Next stop for me was Christopher Wren’s church of St Stephen Walbrook on the far bank of the Walbrook. My favourite of his City churches, this is always a place to savour a moment of contemplation, beneath the changing light of the dome that appears to float, high up above the roof. The name of this street, Walbrook, within the ward of Walbrook confirms beyond doubt that you are in the vicinity of the lost river, and from here it is a short walk down Cloak Lane by way of College Hill to Walbrook Wharf on the riverfront below Cannon St Station, where the Walbrook meets the river Thames. In the end, whatever route they came by, this is where the raindrops that fell outside Shoreditch Church arrived eventually.

I am entranced by the romance of the lost river Walbrook – even if it may have been a stinking culvert rather than the willow-lined brook of my imagination – because when you are surrounded by the flashy overbearing towers of the City, there remains a certain frail consolation in the knowledge that ancient rivers still flow underground beneath your feet.

All Hallows on the Wall, where the Walbrook entered the City of London.

The passage from Whalebone Alley to Token House Yard.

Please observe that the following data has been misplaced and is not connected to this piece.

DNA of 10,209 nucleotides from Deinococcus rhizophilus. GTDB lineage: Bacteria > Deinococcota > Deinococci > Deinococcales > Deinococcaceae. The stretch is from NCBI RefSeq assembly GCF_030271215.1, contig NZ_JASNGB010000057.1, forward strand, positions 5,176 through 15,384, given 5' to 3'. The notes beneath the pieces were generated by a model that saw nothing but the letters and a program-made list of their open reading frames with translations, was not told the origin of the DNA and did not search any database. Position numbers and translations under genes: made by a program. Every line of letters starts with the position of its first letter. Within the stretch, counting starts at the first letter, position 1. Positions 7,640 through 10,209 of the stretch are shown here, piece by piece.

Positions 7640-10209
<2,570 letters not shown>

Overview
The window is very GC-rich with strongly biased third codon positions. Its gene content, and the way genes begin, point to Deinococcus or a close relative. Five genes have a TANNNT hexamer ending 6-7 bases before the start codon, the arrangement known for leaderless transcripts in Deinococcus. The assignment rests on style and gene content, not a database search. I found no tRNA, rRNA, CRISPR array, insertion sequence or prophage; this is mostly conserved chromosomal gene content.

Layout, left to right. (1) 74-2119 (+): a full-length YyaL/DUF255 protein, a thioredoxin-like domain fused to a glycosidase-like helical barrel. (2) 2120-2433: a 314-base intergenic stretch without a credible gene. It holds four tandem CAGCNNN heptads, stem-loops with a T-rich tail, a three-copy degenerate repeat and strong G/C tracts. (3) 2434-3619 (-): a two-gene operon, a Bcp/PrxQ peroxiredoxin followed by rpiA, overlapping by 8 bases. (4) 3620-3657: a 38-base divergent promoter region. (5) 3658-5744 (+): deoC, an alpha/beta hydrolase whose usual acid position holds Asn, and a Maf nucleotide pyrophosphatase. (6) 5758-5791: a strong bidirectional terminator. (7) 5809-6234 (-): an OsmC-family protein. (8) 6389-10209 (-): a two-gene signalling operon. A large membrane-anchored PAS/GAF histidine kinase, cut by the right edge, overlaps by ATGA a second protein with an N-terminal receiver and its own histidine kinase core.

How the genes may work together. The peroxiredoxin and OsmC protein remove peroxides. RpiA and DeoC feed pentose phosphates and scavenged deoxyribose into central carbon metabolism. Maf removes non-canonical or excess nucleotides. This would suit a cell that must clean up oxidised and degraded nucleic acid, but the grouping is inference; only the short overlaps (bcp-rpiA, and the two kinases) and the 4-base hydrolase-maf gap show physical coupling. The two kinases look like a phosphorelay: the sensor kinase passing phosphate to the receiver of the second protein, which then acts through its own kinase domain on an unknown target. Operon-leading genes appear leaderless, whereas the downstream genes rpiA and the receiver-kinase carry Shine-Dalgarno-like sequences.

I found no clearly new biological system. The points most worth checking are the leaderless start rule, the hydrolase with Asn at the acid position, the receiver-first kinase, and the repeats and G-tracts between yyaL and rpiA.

Approaching the Bank of England.

The Roman temple of Mithras stood on the bank of the Walbrook.

Christopher Wren’s church of St Stephen Walbrook with altar by Henry Moore.

The dome of St Stephen Walbrook.

3 Responses leave one →
  1. April 26, 2012

    Hello,
    Interesting piece about the Walbrook.
    I can provide you with some social history from the Medieval period.
    The Welsh cattle drovers established a settlement on the banks of the stream in the early 1300′s which they called Llundain,having travelled from North Wales on Watling Street.They established hundreds of these settlements in Southern England.
    There is an archive record from the Dictionary of London by Henry Harben (1918) in 1388 and 1434;
    “Tenement of Robert Cok with houses and gardens in the parish of All Hallows (atte wall) called Little London situate near a tenement belonging to the work of London Bridge , extending from the highway near London Wall north as far as the ditch of Walbrok south”.
    Hoping you may find this interesting.
    Regards
    John Trimmer.

  2. James Frankcom permalink
    April 13, 2013